Belly dancing is a well-known means of exercise, but one usually does not picture a pregnant person belly dancing. Well, picture it! Pregnant belly dancing classes are now being offered at the Cincinnati Family Enrichment Center (CFEC).
Amanda Strong has taken belly dancing lessons since 2004 and fell in love with it so much she started to take classes on a regular basis. Sharon Said of CFEC asked Strong’s instructor to teach a pregnant belly dancing class last summer, but Strong’s instructor did not have time in her schedule to teach it. Strong was extremely interested and asked to teach it. Strong was a perfect match to teach the class, as she had a daughter six months before and had belly danced throughout the entire pregnancy. She also was certified to teach prenatal and post-partum fitness classes.
What is the difference between regular belly dancing and pregnant belly dancing? Well, at CFEC it is very similar to regular belly dancing. Strong says that one would learn the same movements and dance combinations. This class would also teach the women because it focuses on things that will help women during pregnancy, even while in labor and the post-partum period. These women will learn helpful tips that they can use while in labor. A lot of women who attend these classes are going to have unmediated labor. The tricks they will learn – the dance moves/positions – will help in labor.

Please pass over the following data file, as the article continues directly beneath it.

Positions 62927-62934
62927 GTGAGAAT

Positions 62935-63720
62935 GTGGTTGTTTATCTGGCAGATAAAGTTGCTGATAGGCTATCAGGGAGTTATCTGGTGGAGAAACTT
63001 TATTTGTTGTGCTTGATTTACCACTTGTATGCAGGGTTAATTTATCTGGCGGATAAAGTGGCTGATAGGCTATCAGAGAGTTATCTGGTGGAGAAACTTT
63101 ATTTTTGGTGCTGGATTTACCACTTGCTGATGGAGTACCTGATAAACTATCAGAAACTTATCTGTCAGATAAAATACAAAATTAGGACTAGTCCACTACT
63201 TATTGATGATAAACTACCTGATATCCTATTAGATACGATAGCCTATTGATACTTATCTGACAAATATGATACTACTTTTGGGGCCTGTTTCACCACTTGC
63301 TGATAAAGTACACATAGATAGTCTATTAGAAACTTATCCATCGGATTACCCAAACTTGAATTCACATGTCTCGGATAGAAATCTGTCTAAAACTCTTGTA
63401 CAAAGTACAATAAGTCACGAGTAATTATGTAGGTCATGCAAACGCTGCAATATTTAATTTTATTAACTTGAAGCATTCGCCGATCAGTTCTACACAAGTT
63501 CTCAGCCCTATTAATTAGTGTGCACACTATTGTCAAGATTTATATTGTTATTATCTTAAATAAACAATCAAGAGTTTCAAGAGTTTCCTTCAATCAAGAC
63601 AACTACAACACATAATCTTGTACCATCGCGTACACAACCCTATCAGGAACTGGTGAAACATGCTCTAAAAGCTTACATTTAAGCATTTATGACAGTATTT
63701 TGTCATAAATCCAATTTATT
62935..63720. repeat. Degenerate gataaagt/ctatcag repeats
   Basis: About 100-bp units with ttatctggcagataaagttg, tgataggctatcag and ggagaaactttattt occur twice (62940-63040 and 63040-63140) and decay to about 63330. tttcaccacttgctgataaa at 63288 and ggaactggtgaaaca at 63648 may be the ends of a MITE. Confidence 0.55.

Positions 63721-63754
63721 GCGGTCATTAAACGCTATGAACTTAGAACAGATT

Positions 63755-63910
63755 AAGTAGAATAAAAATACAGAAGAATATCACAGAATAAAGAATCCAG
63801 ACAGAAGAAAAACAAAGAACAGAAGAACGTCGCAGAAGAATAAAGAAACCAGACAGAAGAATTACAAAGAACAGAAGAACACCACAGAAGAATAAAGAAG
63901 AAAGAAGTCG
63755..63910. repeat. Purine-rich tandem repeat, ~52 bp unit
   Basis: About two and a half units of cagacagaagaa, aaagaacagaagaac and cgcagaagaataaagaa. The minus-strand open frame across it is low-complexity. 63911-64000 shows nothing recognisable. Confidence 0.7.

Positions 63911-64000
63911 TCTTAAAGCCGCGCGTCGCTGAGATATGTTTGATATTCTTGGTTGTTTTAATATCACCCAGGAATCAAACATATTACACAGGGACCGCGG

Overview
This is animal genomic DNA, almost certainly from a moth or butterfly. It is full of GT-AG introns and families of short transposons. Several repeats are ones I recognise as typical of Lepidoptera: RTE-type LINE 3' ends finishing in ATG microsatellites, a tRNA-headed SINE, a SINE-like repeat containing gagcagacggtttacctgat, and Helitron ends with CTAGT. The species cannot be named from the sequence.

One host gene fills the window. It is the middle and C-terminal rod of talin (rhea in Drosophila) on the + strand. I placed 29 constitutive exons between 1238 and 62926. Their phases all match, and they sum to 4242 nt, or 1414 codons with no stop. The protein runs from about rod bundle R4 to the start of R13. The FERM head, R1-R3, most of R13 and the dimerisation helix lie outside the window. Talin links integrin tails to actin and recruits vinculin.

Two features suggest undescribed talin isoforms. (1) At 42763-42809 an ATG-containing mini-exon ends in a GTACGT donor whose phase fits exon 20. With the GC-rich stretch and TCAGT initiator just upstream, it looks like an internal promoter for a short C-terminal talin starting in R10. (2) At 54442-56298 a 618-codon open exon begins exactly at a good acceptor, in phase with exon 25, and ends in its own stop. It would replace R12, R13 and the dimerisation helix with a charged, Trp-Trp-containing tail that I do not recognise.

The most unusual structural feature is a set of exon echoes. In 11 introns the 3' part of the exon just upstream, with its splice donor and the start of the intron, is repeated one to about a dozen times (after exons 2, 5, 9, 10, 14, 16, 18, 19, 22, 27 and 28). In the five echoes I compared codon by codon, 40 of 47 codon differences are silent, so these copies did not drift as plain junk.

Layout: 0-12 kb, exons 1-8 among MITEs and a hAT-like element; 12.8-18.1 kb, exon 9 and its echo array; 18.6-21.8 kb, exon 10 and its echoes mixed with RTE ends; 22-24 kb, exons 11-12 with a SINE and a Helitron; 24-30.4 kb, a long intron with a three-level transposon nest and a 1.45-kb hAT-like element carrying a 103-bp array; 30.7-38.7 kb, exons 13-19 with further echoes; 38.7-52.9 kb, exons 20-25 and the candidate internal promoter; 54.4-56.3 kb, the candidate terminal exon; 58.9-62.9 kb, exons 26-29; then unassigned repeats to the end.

Strong’s class at the CFEC helps women to learn to control their flexibility, as well as strength, of their core muscles. This will make recovery easier after birth. This class uses safe and effective exercises that the expectant mother can use while pregnant and after birth. Some of the mothers who came to class while pregnant have come after giving birth and wear their babies while belly dancing: It is a great way to bond with the baby and soothe a cranky baby, Strong says.
CFEC was interested in having pregnant belly dancing, because in history, belly dancing was part of ancient Near Eastern religious rites that prepared mothers for childbirth. It was performed during childbirth. The women from the tribe would dance beside the woman who was pregnant to "inspire her to imitate the movements with her stomach and pelvic muscles, thus facilitating delivery and reducing pain," Said says. Said was interested to help expectant mothers to prepare for labor and to make it more comfortable for them.
Strong says she believes that it is important to stay active during pregnancy, because it "helps you to carry the weight you gain during pregnancy, prepare for the physical stress of labor and delivery and makes getting into shape after your baby is born easier."